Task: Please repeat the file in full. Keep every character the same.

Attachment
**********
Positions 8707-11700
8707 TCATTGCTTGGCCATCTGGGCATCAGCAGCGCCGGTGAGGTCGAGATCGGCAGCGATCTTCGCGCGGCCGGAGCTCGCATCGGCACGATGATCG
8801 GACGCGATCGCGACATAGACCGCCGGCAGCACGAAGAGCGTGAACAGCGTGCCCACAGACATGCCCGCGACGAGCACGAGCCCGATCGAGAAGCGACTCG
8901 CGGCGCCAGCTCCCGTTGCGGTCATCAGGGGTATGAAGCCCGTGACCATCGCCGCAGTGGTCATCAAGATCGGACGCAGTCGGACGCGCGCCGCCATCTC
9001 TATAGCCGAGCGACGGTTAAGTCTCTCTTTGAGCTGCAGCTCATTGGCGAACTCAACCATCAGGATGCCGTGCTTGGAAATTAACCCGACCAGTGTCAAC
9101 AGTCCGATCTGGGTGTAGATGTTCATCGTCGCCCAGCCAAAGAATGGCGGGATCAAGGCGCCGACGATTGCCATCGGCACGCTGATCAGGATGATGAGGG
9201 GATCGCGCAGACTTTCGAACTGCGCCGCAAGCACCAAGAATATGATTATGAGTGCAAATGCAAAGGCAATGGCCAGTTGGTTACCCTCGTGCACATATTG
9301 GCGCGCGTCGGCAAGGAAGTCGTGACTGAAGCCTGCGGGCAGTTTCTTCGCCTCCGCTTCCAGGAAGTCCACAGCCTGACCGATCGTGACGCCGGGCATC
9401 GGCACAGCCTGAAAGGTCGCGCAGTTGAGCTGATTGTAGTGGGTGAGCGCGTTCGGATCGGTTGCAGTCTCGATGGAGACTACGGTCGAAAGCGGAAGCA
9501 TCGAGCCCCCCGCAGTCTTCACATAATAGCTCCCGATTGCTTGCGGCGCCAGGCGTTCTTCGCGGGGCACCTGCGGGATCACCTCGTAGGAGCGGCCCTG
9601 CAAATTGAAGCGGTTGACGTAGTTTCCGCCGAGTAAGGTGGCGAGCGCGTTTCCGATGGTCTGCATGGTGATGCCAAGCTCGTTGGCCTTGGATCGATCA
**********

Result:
Positions 8707-11700
8707 TCATTGCTTGGCCATCTGGGCATCAGCAGCGCCGGTGAGGTCGAGATCGGCAGCGATCTTCGCGCGGCCGGAGCTCGCATCGGCACGATGATCG
8801 GACGCGATCGCGACATAGACCGCCGGCAGCACGAAGAGCGTGAACAGCGTGCCCACAGACATGCCCGCGACGAGCACGAGCCCGATCGAGAAGCGACTCG
8901 CGGCGCCAGCTCCCGTTGCGGTCATCAGGGGTATGAAGCCCGTGACCATCGCCGCAGTGGTCATCAAGATCGGACGCAGTCGGACGCGCGCCGCCATCTC
9001 TATAGCCGAGCGACGGTTAAGTCTCTCTTTGAGCTGCAGCTCATTGGCGAACTCAACCATCAGGATGCCGTGCTTGGAAATTAACCCGACCAGTGTCAAC
9101 AGTCCGATCTGGGTGTAGATGTTCATCGTCGCCCAGCCAAAGAATGGCGGGATCAAGGCGCCGACGATTGCCATCGGCACGCTGATCAGGATGATGAGGG
9201 GATCGCGCAGACTTTCGAACTGCGCCGCAAGCACCAAGAATATGATTATGAGTGCAAATGCAAAGGCAATGGCCAGTTGGTTACCCTCGTGCACATATTG
9301 GCGCGCGTCGGCAAGGAAGTCGTGACTGAAGCCTGCGGGCAGTTTCTTCGCCTCCGCTTCCAGGAAGTCCACAGCCTGACCGATCGTGACGCCGGGCATC
9401 GGCACAGCCTGAAAGGTCGCGCAGTTGAGCTGATTGTAGTGGGTGAGCGCGTTCGGATCGGTTGCAGTCTCGATGGAGACTACGGTCGAAAGCGGAAGCA
9501 TCGAGCCCCCCGCAGTCTTCACATAATAGCTCCCGATTGCTTGCGGCGCCAGGCGTTCTTCGCGGGGCACCTGCGGGATCACCTCGTAGGAGCGGCCCTG
9601 CAAATTGAAGCGGTTGACGTAGTTTCCGCCGAGTAAGGTGGCGAGCGCGTTTCCGATGGTCTGCATGGTGATGCCAAGCTCGTTGGCCTTGGATCGATCA